X-Fi and the Elite Pro: SoundBlaster's Return to Greatnessby Derek Wilson on August 30, 2005 11:59 AM EST
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Performance and Quality: Game TestsFor these tests, we will be looking at RightMark 3DSound 2.0 and Battlefield 2. With the possibility of twice the number of voices supported by Audigy, we can't do a direct comparison at some points. However, we will see how much impact going from 62 to 127 voices can have.
Our test system included these components:
NVIDIA nForce 4 based motherboard
AMD Athlon 64 FX-55
1GB DDR400 2:2:2:8 RAM
NVIDIA GeForce 7800 GTX
120GB Seagate 7200.7 HD
Our RightMark tests show that the Audigy 4 Pro uses less CPU power per setting than the X-Fi. This was a little confusing at first, but we have our thoughts on why this happens. It seems to make sense to us that the X-Fi driver is more complicated than the Audigy driver. We therefore see slightly lower performance from the X-Fi card. With the X-Fi being brand new, driver improvements could also change the performance picture over time.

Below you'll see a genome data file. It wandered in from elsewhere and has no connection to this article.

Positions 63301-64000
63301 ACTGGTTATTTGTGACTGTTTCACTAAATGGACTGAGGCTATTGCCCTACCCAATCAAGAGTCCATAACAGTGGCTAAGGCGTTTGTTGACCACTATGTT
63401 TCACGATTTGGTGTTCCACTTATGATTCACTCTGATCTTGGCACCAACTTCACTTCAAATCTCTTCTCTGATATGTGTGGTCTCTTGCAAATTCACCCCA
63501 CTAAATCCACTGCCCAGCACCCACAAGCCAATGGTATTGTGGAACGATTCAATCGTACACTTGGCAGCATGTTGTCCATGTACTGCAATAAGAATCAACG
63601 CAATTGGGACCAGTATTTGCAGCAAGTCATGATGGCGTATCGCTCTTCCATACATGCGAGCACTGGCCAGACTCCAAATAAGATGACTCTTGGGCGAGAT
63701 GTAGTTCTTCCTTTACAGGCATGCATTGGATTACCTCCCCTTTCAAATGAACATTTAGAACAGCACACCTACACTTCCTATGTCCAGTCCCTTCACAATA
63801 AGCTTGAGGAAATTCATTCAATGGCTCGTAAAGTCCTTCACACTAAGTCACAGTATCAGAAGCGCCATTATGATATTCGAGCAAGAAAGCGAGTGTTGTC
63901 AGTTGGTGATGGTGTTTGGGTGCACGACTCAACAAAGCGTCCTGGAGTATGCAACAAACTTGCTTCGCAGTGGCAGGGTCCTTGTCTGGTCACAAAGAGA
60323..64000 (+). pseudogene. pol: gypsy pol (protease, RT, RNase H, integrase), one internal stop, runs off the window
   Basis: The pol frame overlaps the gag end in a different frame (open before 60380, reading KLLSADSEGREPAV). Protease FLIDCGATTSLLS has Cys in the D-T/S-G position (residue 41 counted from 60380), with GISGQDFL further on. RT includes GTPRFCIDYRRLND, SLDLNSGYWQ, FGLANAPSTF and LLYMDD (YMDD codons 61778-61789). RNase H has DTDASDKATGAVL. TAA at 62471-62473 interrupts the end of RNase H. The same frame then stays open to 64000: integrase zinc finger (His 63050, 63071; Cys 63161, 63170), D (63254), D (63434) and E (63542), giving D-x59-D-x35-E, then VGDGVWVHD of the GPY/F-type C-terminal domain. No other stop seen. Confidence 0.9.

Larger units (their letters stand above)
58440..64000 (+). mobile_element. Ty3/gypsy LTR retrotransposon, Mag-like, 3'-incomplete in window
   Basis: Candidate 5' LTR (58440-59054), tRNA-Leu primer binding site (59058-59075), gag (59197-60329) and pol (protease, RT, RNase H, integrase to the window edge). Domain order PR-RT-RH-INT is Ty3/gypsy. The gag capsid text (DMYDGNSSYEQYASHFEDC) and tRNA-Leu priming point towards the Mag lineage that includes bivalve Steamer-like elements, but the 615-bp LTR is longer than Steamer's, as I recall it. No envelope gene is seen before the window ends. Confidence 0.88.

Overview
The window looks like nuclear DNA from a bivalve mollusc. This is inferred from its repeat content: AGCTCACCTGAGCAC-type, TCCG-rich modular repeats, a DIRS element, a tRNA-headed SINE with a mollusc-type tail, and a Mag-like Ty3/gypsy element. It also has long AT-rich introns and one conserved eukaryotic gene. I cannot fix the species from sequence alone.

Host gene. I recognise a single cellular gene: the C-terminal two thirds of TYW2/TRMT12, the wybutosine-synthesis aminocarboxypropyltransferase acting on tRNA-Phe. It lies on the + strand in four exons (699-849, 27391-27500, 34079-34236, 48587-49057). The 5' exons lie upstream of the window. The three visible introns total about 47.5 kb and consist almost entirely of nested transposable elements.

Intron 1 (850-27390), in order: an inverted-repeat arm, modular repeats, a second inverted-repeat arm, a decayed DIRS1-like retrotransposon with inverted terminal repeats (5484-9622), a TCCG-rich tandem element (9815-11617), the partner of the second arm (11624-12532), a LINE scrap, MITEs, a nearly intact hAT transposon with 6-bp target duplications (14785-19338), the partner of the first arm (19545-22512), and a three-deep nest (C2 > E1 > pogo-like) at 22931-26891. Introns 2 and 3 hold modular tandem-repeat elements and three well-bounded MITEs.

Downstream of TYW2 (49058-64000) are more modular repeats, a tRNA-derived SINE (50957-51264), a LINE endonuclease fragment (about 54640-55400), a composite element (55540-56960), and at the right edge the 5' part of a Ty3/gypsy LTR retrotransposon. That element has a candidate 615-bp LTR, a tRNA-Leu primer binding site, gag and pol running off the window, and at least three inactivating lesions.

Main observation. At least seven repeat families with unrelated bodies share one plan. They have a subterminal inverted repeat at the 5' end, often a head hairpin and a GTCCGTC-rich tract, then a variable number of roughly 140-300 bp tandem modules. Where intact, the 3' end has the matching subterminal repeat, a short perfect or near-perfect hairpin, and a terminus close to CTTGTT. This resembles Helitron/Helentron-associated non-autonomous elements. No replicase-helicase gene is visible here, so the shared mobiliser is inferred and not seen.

This performance issue should be different on the higher end X-Fi cards with games that support X-RAM. Unfortunately, we can't test this yet as no games we looked at have this ability. Storing uncompressed audio and not needing to run an MP3 or Ogg decoder in the background would help to significantly lighten the CPU load on most games. Note also how CPU usage increases nearly linearly with the number of voices used.
For Battlefield 2, we ran our usual test at medium quality settings at 1024x768. The Ultra High quality option in Battlefield 2 is only accessible with an X-Fi card (which likely means it employs more than 62 voices). As we can see, BF2 performance is consistent with our RightMark numbers. The X-Fi gives us just a little lower performance than the Audigy. It is nice to see that going from High Quality to Ultra High Quality on the X-Fi doesn't incur a significant performance penalty though.
We'd really like to see such an expensive audio solution offer nearly equal performance compared to running without sound; at present, both the Audigy 4 Pro and X-Fi take a 15% peformance hit when switching to high quality audio. That may come with future titles and updated drivers, but for now the X-Fi is no better than the existing cards at reducing CPU overhead. Quantitatively, X-Fi should be the better card, and the 1% or less difference in CPU load isn't a big deal. In current games, it's tough to notice a difference.